H: What novel methods do Folding@home researchers utilize to statistically analyse the dynamics of protein folding? AI is used to both generate the initial folding model, AND to analyse all the data generated by the protein folders. Why are Markov state models the preferred method for analyzing protein models?

CS: Yes, in-silico modeling is what everyone looks at first [in the FDA drug approval process] – which is essential these days. Markov modelling provides a robust understanding of specific clusters that are grouped in certain strains, mutations, or any specific characteristic that could be unknown. Markvov works well by giving a great amount of data already from that specific mRNA, cell type, receptors (e.g., ion channels), or other to classify each one as one group based on certain characteristics or variables as an identifier… depending on what you are trying to accomplish obviously, the algorithms can be tailored to characterize each given molecule.

H: As the available computational power now exceeds 1 exaflop — faster than some of the world’s top supercomputers — what kind of exploration can be done at this level? Can you explore Ion channels, protein folding time scales, etc?

CS: As more computational power we have available through distributed computing, the more “super complex systems” (like ion channels) can be explored in ways not possible less than a decade ago. Understandably, humans have the most studied, yet most complex metabolisms, and immune systems. Thus to fight diseases requires an extraordinary amount of computational power. [Even with all the available power, we are decades away from being able to fully simulate entire organs, let alone an entire human being].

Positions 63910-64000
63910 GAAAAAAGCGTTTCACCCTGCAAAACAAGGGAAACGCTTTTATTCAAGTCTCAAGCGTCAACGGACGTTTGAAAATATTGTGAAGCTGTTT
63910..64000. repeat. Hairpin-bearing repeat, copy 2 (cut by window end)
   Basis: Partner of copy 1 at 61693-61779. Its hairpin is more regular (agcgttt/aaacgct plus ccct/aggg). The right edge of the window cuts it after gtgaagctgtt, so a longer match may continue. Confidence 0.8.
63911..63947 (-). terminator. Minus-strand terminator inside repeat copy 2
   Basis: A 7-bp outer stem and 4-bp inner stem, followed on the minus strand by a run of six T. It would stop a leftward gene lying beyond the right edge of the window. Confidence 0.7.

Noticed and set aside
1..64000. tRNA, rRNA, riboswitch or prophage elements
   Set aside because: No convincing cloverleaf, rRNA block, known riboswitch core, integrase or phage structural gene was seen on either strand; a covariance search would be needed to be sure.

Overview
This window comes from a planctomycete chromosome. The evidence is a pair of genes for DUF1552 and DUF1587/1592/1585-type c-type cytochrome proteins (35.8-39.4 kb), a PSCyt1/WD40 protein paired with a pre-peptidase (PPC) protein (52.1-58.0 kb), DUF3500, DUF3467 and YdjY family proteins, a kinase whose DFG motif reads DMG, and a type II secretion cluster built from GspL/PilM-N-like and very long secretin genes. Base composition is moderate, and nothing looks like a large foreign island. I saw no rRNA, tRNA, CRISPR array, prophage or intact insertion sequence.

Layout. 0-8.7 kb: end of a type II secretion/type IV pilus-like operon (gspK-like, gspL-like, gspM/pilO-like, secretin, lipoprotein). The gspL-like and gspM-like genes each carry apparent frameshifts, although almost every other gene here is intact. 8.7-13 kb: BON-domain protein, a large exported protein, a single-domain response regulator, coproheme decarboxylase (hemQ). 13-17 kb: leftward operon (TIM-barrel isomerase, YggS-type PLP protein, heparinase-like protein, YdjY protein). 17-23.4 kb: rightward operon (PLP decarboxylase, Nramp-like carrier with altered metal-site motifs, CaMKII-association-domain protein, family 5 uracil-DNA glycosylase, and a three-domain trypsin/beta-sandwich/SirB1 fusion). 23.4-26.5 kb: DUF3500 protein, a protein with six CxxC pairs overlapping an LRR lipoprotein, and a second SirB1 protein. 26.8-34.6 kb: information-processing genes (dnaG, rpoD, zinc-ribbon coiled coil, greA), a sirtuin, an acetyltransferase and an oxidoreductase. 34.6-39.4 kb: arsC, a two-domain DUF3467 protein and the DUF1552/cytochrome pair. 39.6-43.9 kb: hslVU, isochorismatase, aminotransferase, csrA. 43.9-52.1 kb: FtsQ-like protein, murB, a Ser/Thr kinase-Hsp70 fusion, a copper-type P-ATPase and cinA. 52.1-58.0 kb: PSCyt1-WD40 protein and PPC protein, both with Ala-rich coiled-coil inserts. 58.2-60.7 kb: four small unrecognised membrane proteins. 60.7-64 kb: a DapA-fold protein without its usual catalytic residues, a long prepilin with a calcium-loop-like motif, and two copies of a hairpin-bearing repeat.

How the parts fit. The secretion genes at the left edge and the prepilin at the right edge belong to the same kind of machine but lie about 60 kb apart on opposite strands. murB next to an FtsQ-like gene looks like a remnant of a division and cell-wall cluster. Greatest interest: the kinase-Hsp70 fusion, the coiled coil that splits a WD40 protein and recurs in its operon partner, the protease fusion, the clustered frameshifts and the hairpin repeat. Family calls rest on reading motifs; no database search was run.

H: How does the COVID-19 research compare with the Ebola virus epidemic in 2013-2016? Could you discuss the different types of viruses (positive-strand vs negative-strand RNA) and their means of transmission?

CS: These diseases are neither the same in how they are transmitted nor in the RNA they contain (a coronavirus is a single-stranded, positive-sense RNA virus, while Ebola is a single-stranded negative-sense RNA virus, so how they bind inside our cells is different). Coronavirus is a respiratory disease that can be transmitted merely through breathing the same air in close proximity of an asymptomatic patient, Ebola is a hemorrhagic fever transmitted only through contact with bodily fluids of patients who are visibly ill.

While CureCoin is the first project we have integrated via our initiative, we hope to add more projects that are trying to make a meaningful impact in the fight against the virus. In the meantime, we hope you find the interviews informative.